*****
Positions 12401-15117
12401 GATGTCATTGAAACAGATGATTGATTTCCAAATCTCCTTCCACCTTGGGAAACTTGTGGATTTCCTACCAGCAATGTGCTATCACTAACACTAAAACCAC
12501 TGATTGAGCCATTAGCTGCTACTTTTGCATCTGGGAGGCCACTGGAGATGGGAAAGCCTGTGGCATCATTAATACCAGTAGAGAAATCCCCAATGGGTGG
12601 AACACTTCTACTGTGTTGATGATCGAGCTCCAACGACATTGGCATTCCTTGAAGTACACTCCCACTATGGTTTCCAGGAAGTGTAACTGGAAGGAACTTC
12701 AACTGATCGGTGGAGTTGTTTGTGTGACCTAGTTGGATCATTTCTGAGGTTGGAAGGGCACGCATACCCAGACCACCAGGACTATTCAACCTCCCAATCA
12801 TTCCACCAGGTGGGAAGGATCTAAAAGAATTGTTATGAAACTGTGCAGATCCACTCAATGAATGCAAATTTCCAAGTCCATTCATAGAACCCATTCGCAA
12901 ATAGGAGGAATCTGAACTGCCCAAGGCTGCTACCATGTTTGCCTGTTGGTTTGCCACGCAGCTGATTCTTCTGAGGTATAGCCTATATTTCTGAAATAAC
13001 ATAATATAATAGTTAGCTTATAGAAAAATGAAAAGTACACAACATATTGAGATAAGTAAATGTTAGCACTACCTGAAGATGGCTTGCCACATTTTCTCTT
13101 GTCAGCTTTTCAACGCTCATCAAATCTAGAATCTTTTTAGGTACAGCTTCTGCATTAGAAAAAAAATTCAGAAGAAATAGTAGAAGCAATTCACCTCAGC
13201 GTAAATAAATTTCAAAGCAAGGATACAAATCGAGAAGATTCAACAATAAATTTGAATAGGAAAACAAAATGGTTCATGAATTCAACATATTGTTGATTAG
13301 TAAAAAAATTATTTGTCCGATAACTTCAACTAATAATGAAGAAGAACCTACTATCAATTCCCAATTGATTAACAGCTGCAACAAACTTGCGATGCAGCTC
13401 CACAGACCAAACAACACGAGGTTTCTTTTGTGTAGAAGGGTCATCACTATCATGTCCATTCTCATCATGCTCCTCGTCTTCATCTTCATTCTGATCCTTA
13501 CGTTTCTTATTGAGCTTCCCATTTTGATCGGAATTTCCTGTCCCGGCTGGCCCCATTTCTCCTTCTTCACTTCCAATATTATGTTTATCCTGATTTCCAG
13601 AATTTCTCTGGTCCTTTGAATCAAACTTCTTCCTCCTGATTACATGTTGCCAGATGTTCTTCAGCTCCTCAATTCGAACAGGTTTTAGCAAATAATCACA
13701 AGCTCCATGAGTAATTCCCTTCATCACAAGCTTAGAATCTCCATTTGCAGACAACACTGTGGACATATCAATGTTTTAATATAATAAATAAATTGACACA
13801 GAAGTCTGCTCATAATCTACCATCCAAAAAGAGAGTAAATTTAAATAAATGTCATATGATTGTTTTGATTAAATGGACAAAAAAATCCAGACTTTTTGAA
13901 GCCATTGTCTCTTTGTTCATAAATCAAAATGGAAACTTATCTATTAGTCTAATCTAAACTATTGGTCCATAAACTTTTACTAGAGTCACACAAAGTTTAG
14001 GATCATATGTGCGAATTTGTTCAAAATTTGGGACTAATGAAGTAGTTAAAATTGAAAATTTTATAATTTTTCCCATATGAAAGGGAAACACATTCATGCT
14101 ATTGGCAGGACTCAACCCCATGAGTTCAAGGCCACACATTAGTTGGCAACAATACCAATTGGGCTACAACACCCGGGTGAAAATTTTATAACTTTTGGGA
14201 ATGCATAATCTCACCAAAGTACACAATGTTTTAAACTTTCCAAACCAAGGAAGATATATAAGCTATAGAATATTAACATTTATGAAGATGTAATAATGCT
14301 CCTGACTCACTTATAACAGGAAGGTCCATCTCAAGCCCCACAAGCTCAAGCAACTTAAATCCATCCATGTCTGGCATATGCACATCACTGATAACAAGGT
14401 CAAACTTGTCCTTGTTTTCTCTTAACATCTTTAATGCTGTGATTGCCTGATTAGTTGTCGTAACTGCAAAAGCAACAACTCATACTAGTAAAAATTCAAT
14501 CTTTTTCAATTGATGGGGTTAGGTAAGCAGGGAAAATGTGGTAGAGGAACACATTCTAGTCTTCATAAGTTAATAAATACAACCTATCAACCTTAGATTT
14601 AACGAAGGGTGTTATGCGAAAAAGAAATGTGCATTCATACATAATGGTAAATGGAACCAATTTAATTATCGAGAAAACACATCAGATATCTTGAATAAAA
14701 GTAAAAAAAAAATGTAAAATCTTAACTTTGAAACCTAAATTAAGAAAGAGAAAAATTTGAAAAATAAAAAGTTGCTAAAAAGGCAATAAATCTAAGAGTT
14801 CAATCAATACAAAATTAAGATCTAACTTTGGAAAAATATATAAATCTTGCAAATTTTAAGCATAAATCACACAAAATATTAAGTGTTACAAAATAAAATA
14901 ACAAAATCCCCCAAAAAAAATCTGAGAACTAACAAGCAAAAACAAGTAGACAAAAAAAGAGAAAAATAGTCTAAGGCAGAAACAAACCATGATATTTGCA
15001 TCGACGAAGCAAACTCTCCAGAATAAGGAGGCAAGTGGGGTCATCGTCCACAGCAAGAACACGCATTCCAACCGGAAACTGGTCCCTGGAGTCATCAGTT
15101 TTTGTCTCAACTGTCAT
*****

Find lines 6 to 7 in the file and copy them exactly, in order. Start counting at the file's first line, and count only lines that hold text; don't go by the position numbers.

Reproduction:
12801 TTCCACCAGGTGGGAAGGATCTAAAAGAATTGTTATGAAACTGTGCAGATCCACTCAATGAATGCAAATTTCCAAGTCCATTCATAGAACCCATTCGCAA
12901 ATAGGAGGAATCTGAACTGCCCAAGGCTGCTACCATGTTTGCCTGTTGGTTTGCCACGCAGCTGATTCTTCTGAGGTATAGCCTATATTTCTGAAATAAC